What to watch for today
Japan’s factories chugging along. Industrial output has been rising for the last four months, and that trend is likely to continue. The Bank of Japan will also release its monthly economic report for July, a day after it said the economy was recovering for the first time in 2.5 years.
US banks report second-quarter profits, with healthy gains from trading and investment banking expected. JP Morgan’s earnings are expected to rise to $1.42 per share on revenue of just under $25 billion. Wells Fargo is expected to book a profit of 92 cents a share, but its revenue is expected to decline 6% year-on-year.
Status quo in Mexico. Mexican central bankers are expected to leave their official interest rates unchanged at 4%. Inflation is dropping toward the central bank’s 4% target ceiling, however, and some analysts expect rate cuts later in the year aimed at boosting Mexico’s economy.
While you were sleeping
Microsoft CEO Steve Ballmer restructured the software company. The broad reorganization is aimed at pulling sprawling units together, as it aims to—like Apple and Google—focus more on devices (paywall) such as tablet computers and the services that run on them. It’s also a way for Ballmer to consolidate power.
US stocks hit highs. The S&P 500 index and Dow Industrials both had record closing levels, as comments Wednesday by Federal Reserve chairman Ben Bernanke eased concerns the US central bank would start tapering its bond buying.
The US and European Union reached a deal to regulate derivatives. Regulators will jointly supervise derivatives traders in their territories. The agreement gives participants in the $630 trillion market more flexibility and allows banks to escape some of the stricter regulations enforced after the financial crisis.
The US and China to start investment treaty negotiations. The bilateral treaty could facilitate more protections and market access for US investors in China. The last round of talks held in 2008 was inconclusive.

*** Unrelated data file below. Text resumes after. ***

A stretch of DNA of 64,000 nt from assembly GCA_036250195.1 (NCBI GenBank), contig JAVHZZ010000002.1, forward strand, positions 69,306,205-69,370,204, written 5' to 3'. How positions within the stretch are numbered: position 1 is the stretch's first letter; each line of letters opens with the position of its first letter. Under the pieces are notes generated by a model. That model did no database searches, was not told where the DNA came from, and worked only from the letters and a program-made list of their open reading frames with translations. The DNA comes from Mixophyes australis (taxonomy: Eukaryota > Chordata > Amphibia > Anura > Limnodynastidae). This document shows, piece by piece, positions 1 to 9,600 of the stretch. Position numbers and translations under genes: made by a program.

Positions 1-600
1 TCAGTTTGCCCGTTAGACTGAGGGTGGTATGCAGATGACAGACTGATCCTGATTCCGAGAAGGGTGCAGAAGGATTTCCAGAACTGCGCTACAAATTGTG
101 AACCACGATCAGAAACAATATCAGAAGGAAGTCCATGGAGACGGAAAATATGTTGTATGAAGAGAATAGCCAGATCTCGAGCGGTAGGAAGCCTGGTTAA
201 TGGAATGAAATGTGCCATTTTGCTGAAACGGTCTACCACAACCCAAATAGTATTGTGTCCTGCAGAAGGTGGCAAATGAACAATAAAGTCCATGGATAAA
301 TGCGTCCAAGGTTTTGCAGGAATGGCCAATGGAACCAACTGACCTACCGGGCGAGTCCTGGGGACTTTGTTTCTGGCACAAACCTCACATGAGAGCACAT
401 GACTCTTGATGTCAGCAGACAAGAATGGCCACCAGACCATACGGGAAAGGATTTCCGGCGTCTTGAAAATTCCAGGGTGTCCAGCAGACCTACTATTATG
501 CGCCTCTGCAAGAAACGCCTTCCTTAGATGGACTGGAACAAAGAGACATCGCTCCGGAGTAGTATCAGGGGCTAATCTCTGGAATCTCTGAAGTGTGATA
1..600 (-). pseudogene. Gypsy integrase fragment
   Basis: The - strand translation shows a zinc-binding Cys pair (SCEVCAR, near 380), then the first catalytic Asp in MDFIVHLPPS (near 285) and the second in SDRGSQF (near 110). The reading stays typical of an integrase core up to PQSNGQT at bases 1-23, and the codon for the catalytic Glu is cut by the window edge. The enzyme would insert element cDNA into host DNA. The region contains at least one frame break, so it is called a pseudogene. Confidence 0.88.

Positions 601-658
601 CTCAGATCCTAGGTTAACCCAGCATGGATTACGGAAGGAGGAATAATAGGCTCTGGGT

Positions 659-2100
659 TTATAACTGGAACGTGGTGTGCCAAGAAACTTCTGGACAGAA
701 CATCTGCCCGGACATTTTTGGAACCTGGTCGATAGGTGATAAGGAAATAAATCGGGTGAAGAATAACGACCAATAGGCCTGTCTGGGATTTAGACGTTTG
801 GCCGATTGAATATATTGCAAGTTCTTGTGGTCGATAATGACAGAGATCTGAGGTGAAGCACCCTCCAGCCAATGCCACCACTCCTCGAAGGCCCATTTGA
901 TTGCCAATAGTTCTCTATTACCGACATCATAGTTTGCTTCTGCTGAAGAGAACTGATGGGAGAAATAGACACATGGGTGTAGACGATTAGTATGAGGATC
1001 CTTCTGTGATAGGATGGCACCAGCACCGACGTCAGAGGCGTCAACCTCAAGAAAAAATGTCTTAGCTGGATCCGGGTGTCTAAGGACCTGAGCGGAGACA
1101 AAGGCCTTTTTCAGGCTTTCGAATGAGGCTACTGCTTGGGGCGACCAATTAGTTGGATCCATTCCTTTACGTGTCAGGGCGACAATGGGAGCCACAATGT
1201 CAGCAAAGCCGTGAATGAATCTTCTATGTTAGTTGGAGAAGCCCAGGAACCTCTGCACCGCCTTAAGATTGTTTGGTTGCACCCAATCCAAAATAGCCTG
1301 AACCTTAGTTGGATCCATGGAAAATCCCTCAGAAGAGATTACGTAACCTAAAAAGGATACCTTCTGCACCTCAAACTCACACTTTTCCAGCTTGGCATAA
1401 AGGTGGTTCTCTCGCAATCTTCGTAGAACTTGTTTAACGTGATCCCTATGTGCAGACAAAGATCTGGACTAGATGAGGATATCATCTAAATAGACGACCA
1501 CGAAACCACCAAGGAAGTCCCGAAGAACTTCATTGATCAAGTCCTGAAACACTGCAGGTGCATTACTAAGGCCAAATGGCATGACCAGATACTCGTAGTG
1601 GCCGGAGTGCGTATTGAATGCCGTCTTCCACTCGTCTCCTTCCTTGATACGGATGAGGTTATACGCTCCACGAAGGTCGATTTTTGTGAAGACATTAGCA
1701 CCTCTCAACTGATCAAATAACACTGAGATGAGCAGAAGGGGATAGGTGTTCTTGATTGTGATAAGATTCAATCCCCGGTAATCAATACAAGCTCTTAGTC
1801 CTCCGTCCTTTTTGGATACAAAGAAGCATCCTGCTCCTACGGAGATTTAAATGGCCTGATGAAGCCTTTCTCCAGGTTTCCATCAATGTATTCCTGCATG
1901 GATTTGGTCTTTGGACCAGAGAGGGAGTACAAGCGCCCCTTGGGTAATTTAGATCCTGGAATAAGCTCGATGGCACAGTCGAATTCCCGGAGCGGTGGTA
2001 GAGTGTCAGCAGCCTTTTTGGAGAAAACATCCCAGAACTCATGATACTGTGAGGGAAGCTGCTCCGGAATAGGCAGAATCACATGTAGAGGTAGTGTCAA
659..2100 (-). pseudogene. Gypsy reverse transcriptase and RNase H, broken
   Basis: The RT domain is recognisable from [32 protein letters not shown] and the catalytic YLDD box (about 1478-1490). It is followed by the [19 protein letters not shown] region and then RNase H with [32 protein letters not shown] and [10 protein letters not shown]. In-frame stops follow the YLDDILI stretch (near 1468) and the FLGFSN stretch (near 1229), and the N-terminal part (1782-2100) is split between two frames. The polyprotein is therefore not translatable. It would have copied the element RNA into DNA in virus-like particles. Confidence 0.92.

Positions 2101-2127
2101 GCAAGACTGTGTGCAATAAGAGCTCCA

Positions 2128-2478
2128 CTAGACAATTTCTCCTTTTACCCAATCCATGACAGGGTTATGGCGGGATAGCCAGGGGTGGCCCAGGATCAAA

Quartz obsession interlude
Gwynn Guilford on how China’s banks continued to lend despite the central bank’s directions: “The ‘Big Four’ state-owned banks—China Construction Bank, Industrial and Commerical Bank of China, Bank of China and Agricultural Bank of China—lent a combined $27.7 billion in the first week of July (link in Chinese), reported the Shanghai Seucrities News (SSN). That’s compared with $44 billion for all of June. Some $35.4 billion of that was lent out in the first ten days of June, before rates hit prohibitive heights.” Read more here.
Matters of debate
China’s blackout of US websites isn’t just a media freedom issue. It’s also inconsistent with free-trade commitments under the WTO.
Globalization is the unsung hero of the empowered global middle class. Protests are about getting globalization right, not a fight against it.
The high-end art market is one of the most manipulated markets in the world. That is bad news for art lovers and most artists.
Every meeting needs a checklist. It’s a simple way to get maximum work done.
Investment bankers need to cut back on their expenses. Credit Agricole now won’t let bankers splurge on food, travel or hotels (paywall).
There’s a super-size ad budget for Google’s upcoming Moto-X Android phone. Google will spend the equivalent of half of Apple’s annual marketing budget to promote it.
The CIA allowed the admitted 9/11 mastermind to design a vacuum cleaner while being held in a secret prison. Officials hoped it would help undo the psychological effects of interrogation on Khalid Sheikh Mohammed.
A French winemaker is introducing cola-flavored wine. It’s aimed at younger drinkers, as French wine-drinking has dropped sharply in recent years amid a rise in beer and liquor consumption.
The inventor of Google Glass is developing wearable computers for dogs. They may let pets send messages to humans.
Our best wishes for a productive day. Please send any news, comments, plans for wearable computing for animals, and suggested wine flavors to email@example.com. You can follow us on Twitter here for updates during the day.